Using two cross-sectional surveys with a purposive sample of 376 homeless children and adolescents in both Ghana and South Africa, this study was conducted to examine the prevalence, sociodemographic and psychosocial correlates of substance use among street children and adolescents . An interviewer-administered questionnaire was used to obtain information on substance use, sociodemographic and psychosocial variables . Both bivariate and multivariate analyses showed that street-connected adolescents in Ghana reported higher prevalence of lifetime alcohol use and past-month alcohol use than those in South Africa . The protective effect of male gender was not observed in South Africa but significantly more pronounced in Ghana for all substances except past-month marijuana use . Sexual assault, indirect sexual victimization, physical beating, robbery, assault with a weapon and survival sex increased the odds of lifetime alcohol use and past-month alcohol use in Ghana . However, in South Africa, only robbery and assault with a weapon increased the odds of lifetime alcohol use while robbery and sexual assault increased the odds of past-month alcohol use . These results have implications for the development of harm reduction interventions, taking into consideration both the psychosocial and cultural context of substance use.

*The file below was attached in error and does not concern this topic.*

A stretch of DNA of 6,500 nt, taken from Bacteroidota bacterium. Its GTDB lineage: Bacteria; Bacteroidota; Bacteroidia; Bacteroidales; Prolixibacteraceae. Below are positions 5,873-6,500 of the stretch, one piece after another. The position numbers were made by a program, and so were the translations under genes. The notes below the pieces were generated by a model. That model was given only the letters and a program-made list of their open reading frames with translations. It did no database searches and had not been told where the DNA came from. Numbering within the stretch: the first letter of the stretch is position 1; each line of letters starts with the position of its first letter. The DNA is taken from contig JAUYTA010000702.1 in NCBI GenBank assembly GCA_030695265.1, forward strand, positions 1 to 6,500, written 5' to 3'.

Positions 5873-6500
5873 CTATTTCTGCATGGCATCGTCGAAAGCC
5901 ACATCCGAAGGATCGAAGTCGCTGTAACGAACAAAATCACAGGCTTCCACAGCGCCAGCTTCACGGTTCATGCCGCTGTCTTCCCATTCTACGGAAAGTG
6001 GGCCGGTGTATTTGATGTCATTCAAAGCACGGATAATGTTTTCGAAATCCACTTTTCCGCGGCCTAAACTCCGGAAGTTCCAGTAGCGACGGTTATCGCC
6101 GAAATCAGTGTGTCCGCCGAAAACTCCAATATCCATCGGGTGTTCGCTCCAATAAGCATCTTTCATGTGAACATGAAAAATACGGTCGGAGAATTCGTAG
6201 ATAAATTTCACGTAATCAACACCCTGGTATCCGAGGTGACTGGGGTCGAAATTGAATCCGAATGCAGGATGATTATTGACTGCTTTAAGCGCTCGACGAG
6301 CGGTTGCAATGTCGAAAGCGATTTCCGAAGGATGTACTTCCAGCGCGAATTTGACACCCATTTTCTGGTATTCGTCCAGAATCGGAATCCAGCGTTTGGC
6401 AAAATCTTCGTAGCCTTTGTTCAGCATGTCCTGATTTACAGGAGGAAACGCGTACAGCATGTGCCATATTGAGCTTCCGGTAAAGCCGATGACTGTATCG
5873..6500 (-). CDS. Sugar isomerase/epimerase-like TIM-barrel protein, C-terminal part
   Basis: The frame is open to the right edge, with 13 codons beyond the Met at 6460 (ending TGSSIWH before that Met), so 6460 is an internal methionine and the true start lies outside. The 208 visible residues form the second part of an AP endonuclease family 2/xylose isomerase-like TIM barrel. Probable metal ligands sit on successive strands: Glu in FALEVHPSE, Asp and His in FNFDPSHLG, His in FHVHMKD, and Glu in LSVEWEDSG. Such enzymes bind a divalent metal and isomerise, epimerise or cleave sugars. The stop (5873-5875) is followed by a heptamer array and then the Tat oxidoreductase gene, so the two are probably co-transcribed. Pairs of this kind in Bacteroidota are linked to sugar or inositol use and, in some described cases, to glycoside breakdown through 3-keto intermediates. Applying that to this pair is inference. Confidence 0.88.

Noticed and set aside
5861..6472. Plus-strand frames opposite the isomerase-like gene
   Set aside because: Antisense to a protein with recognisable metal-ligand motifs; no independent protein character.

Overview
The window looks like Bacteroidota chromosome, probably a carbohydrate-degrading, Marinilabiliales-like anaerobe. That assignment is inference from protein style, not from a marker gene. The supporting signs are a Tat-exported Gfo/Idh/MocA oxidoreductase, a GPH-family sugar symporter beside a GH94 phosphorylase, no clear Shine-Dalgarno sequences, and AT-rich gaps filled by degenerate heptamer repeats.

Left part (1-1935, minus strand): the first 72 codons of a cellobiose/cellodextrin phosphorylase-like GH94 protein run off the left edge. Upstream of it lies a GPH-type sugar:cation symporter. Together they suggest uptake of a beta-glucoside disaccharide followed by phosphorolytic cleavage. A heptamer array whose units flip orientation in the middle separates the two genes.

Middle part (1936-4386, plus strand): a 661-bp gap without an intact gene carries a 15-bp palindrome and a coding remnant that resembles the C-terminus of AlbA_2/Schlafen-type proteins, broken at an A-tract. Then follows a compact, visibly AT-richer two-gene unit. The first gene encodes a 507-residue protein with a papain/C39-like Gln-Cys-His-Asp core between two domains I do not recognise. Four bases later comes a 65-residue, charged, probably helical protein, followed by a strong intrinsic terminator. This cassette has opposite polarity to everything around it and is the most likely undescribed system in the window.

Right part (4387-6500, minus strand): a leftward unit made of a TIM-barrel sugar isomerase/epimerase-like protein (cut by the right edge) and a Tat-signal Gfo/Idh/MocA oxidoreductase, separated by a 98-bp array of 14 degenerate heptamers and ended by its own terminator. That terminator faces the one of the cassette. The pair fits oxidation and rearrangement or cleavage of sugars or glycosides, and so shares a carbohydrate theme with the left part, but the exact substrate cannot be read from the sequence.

Index: Ghana, South Africa, cross-national comparison, homeless children, substance use